More than 180,000 Connecticut residents diagnosed with disease


FOR IMMEDIATE RELEASE            Connecticut Department of Public Health

November 8, 2010                                   Contact: William Gerrish

                                                                 (860) 509-7270



Hartford  The Connecticut Department of Public Health (DPH) joins the American Diabetes Association (ADA) in recognizing November as National Diabetes Month with a call to learn about diabetes and prevent the disease.  The focus during National Diabetes Month is to inform the public about the seriousness of diabetes and encourage people to take action to prevent the disease.


“An estimated 184,900 Connecticut residents have been diagnosed with diabetes, yet an additional 46,000 have the disease and don’t even know it,” stated DPH Commissioner Dr. J. Robert Galvin.  “For many, diagnosis may come seven to ten years after the onset of the disease.  An early diagnosis allows people to get the treatment they need and prevent serious complications.”


Dr. Galvin stressed that early diagnosis is critical to successful treatment and delaying or preventing complications such as heart disease, blindness, kidney disease, stroke, amputation and death. 


Diabetes is a disease in which the body does not produce or properly use insulin.  Insulin is a hormone needed to convert sugar, starches and other food into energy for daily life.  The cause of diabetes involves a combination of genetic and environmental factors, and includes modifiable risk factors such as being overweight and physically inactive.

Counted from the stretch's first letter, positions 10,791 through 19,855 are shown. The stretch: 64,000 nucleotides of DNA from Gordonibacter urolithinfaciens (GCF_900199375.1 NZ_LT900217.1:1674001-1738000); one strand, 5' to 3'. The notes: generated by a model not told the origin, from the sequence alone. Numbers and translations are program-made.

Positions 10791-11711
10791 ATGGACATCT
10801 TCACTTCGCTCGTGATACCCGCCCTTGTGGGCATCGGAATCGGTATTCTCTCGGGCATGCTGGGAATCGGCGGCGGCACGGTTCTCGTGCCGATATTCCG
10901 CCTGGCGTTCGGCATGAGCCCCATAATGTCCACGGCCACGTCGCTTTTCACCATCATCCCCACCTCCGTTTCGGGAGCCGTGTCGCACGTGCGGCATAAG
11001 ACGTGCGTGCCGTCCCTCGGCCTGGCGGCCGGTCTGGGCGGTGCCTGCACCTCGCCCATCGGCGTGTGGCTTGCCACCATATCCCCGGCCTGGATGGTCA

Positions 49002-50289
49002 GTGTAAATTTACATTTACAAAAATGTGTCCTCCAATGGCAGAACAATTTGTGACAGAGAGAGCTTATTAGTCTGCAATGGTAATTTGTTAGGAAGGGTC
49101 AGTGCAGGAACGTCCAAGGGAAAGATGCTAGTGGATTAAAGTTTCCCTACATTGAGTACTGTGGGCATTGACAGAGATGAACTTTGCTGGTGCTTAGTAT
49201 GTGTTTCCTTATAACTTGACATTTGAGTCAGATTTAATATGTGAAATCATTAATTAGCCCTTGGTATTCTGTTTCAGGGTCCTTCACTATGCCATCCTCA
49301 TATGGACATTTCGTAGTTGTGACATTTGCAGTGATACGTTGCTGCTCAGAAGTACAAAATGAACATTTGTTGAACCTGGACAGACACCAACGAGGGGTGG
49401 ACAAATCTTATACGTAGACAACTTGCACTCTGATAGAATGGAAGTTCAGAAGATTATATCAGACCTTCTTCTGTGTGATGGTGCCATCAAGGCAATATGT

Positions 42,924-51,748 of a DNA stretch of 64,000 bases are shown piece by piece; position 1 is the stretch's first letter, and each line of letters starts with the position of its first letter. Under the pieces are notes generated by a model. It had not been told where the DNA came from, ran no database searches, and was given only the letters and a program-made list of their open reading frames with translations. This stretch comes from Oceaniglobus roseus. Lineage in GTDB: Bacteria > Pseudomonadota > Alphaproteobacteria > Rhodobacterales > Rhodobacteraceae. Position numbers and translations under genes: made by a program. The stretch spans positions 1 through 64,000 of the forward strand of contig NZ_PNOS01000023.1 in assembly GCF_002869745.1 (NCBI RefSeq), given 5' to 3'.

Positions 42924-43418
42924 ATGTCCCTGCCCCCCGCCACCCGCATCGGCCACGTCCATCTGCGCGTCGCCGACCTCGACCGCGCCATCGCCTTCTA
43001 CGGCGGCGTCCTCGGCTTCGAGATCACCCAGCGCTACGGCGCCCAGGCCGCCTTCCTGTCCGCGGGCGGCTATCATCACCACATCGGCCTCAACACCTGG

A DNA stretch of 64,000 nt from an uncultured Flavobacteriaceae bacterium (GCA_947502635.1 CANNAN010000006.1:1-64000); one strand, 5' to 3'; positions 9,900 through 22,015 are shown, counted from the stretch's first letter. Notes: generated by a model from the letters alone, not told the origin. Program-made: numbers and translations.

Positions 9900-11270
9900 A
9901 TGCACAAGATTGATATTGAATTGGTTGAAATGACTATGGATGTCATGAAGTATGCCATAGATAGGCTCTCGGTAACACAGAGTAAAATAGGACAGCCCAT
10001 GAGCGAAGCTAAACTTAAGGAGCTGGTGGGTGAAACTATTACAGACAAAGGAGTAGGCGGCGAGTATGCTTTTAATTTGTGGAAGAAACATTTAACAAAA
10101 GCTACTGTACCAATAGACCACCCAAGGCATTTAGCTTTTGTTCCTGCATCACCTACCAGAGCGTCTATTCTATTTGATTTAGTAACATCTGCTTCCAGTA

For people diagnosed with diabetes it is important to learn about self-management skills such as blood sugar monitoring, meal planning, physical activity and medications.  Contact the American Diabetes Association at 1-888-342-2382 ext 3532 for a list of recognized education centers that can help people with diabetes learn these important skills.  For people at high risk of developing the disease, research demonstrates that losing even small amounts of weight can prevent or delay the onset of diabetes.


“Everyone should be especially aware of the risk factors for type 2 diabetes,” urged Dr. Galvin.  “People who are overweight, under active (living a sedentary lifestyle), and over the age of 45 should consider themselves at risk for the disease.  African Americans, Latinos, Native Americans, and people who have a family history of the disease are at an increased risk for type 2 diabetes.”


For more information, please visit the Department of Public Health Diabetes Prevention and Control Program website at or call (860) 509-7737.


The American Diabetes Association is leading the fight against the deadly consequences of diabetes and fighting for those affected by diabetes.  The ADA mission is to prevent and cure diabetes and to improve the lives of all people affected by diabetes.  For more information please call the American Diabetes Association at 1-800-DIABETES (1-800-342-2383) or visit 


The Connecticut Department of Public Health is the state’s leader in public health policy and advocacy with a mission to protect and promote the health and safety of the people of our state.  To contact the department, please visit its website at or call (860) 509-7270.